One of the many questions that I get in connection with a real estate transaction is “what does it mean to sell or buy a property in ‘as-is’ condition?” At first blush, this seems like a fairly simple question. However, there are certain nuances that the public should understand regarding this concept.
In order to fully understand this issue, I need to explain to you what the law is regarding a seller’s warranty of the condition of the property being sold. Louisiana law provides that a seller warrants to a buyer that the property being sold is free from a hidden defect. The time frame to bring a claim against a seller is one (1) year after closing. As a result of this law, any seller, whether it be real estate or another kind of property, would potentially be responsible for hidden defects in the property sold. The defect is not “hidden” if it could be discovered by a reasonable inspection of the property.
When I first started in this business 30 years ago, virtually none of my closings were “as-is” closings. In today’s market, virtually all of my closings on existing homes or properties are sold “as-is.”
The key benefit for a seller selling their property “as-is” is that, after closing, they are no longer responsible for any hidden defects that existed in the home at the time of the closing. The only exception to this rule is if the seller knew of a defect and failed to disclose it. This would be considered “bad faith” and the “as-is” language would not protect them from liability.
The buyer needs to understand the risk that they take when they buy a property “as-is.” They should take reasonable steps to inspect the property before closing. There are many types of inspections. The more typical approach is to have a general building inspection and a termite inspection. Even with these inspections, there are no guarantees that hidden defects would be discovered.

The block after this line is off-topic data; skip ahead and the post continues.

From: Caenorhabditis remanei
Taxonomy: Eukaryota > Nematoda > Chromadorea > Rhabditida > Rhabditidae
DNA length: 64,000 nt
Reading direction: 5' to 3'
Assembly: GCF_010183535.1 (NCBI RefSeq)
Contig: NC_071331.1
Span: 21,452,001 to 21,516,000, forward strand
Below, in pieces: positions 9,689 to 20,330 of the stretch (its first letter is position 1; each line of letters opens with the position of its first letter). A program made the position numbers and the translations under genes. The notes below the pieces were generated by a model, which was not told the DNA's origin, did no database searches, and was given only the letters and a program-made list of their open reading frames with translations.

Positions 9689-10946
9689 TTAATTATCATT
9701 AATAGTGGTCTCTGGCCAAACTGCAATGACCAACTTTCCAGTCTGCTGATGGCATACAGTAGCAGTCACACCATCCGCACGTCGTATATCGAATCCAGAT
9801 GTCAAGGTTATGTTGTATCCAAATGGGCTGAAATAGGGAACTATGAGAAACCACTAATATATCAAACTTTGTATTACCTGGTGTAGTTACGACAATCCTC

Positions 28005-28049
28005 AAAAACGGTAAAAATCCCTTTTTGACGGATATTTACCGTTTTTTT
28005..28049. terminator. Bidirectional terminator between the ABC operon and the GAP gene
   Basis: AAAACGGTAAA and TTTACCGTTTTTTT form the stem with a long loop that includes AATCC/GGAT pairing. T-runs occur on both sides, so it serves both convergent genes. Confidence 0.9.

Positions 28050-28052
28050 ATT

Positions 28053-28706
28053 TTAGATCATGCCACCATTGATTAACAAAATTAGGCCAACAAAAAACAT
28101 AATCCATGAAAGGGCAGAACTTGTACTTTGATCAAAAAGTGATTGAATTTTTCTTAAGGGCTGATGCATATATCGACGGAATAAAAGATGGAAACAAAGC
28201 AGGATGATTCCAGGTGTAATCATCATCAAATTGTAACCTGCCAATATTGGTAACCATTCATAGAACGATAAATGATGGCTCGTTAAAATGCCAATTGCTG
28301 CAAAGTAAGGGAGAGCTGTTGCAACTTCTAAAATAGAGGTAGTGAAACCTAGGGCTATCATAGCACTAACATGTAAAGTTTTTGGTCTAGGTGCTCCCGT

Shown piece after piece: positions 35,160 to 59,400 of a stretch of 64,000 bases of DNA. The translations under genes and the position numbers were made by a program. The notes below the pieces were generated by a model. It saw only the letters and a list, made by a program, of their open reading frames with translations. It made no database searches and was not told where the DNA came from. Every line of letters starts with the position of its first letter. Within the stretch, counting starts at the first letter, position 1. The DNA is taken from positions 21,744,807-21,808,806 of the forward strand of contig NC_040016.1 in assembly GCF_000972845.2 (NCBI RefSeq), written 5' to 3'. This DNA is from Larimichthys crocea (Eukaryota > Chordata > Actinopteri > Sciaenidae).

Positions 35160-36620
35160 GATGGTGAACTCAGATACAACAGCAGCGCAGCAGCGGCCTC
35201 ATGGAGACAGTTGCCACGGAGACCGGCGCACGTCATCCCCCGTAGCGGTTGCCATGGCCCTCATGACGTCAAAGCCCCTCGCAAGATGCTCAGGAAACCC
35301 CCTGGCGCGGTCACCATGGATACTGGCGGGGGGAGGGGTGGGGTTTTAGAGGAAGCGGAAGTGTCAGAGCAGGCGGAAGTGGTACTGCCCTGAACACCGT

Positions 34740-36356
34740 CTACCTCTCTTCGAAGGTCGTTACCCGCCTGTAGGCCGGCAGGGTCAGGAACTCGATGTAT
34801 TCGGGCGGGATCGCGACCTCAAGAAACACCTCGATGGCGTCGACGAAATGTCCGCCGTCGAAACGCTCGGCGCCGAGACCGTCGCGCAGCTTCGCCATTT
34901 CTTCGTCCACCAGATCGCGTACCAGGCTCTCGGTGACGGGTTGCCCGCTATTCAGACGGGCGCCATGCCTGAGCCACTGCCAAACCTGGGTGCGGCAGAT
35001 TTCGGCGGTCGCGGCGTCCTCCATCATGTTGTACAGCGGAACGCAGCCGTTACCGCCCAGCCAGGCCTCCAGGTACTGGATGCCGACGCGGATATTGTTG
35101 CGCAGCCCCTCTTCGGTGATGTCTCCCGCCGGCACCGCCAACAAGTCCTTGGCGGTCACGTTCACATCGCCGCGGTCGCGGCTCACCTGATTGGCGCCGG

I did a closing several years ago for a woman who was selling a property that she had purchased one (1) year before. When she purchased the property, she had a building inspection and a termite inspection done prior to closing. The inspections were satisfactory and she closed an “as-is” sale. Shortly after closing, she discovered major termite damage. She filed suit against the seller, the building inspector, and the termite inspector, and lost in court. The court concluded that the seller was in good faith and sold “as-is” and therefore, was not liable. The court also found the building inspector and the termite inspector were not negligent in that the termite damage was not apparent from an inspection. If this seller had not sold “as-is,” they would have been liable for the repair of the termite damage.
Hopefully the above information is helpful to you. If you have any questions regarding your real estate closing needs, feel free to contact our office at any time.